This character appears to be a distant echo of men, women and children placed against the wall in Andrzej Wróblewski’s “Rozstrzelanie” (“Execution”) series. What distinguishes this painting is not merely the sitting pose of the man, but it is the gesture of our interest that seems to turn this whole oppressive situation around: a cornered man in the middle of a prison cell is suddenly given dignity and strength to stand up to evil. Behold, the title exorcism – it directs a war gesture of victory against evil and subdues said evil, similarly to the sign of the cross overwhelming the devil.

In this past reality, the V-sign and the sign of the cross, intertwined. In the photograph taken by Grzegorz Rogiński, a photographer of those times, there are Masses for Homeland said by priest Jerzy Popiełuszko and we can see believers extending their hands – a show of hands, crosses held by some participants mix with fingers showing the victory gesture. In a sense, all these gestures became identical.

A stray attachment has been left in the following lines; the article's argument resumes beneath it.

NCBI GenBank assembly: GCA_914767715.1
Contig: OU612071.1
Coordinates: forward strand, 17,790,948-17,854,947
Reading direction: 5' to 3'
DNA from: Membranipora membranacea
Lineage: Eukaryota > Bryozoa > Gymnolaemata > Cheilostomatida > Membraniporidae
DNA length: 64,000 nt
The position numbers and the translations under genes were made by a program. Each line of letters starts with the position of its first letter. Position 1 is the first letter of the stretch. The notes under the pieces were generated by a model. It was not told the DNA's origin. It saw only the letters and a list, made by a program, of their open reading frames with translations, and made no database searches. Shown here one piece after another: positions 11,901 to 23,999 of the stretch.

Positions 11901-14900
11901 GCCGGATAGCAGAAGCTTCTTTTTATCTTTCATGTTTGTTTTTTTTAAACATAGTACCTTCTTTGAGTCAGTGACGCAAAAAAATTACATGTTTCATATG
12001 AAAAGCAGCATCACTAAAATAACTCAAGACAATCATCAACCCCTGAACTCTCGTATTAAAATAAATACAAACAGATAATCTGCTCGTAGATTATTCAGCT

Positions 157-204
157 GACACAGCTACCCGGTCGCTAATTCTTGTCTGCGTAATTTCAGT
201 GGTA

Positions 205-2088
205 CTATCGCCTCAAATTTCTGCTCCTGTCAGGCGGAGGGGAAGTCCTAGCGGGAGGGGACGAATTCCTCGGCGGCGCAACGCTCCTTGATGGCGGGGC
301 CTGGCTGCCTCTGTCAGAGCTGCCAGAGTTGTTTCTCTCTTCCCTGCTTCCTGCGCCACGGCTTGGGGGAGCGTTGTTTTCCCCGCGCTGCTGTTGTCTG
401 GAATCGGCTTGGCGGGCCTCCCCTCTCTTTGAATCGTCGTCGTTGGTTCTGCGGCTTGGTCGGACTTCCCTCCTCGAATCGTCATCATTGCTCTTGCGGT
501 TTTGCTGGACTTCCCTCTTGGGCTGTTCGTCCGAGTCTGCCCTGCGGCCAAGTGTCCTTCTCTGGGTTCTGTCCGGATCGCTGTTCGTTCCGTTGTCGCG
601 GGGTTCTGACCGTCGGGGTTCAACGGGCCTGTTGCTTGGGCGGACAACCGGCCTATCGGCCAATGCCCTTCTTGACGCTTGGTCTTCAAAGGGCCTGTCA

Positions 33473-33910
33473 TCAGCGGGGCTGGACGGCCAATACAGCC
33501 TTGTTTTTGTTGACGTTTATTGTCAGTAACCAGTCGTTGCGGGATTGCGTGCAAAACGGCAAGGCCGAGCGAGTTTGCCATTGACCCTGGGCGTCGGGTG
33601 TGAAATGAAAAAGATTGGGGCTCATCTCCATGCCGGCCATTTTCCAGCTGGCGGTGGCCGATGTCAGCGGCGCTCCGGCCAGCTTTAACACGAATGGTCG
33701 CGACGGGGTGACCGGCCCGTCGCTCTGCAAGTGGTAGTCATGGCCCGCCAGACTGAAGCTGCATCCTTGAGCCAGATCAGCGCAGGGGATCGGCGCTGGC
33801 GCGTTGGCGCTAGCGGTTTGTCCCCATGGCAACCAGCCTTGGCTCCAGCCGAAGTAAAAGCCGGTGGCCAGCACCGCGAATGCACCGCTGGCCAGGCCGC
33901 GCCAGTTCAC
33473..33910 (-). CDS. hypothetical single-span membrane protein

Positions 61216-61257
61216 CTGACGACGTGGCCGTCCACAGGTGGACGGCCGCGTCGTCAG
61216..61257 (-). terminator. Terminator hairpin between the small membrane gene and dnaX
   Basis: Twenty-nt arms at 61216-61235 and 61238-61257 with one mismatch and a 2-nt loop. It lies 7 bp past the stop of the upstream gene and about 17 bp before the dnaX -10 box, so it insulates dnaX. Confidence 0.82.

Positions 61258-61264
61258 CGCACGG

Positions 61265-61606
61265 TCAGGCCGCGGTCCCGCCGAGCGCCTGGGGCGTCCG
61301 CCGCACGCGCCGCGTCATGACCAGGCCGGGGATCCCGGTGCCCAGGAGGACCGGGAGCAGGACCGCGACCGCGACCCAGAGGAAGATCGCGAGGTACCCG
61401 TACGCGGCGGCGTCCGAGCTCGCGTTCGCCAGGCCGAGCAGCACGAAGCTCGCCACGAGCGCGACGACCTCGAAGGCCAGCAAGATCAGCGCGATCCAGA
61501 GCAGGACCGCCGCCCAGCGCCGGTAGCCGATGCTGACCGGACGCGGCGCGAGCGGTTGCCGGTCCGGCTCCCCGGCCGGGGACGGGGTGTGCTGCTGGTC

This is present in most important, independent exhibition of martial law years – “Sign of the Cross” organised in June 1983 in a church ruined during the Warsaw Uprising on Żytnia street. Among numerous artistic copies of the title sign, there is also a monumental victory sign interpretation found in “Wieczernik” (“The Cenacle”) piece. The installation survived only as a documentary, i.e. in a form of a photograph made by Erazm Ciołek mentioned above; the table and chairs in the lower part melted, or rather got buried under a pile of bricks and rubble left from the destroyed church, in a scenery appearing to be an abandoned cenacle. The sacrifice of the body and blood had already occurred, the apostles left the place, the time of the traitor and henchmen of false Din Torah has come. The situation from two thousand years ago has symbolically fit in the context of Polish history once more. The Polish cenacle of OSH Room in Gdańsk Shipyard – where words of truth and freedom that people longed for so much were finally uttered, where new kind of Polish community was established; one based on agreement signed by a pen with the image of earthly Vicar of Christ – was abandoned, betrayed, buried under rubble. Yet, even here, there is a promise for hope of resurrection. Rising up from the table, a white and red flag ripped in three places, with its upper part splitting into white-red “V”: the symbolism of the cross and victory united again.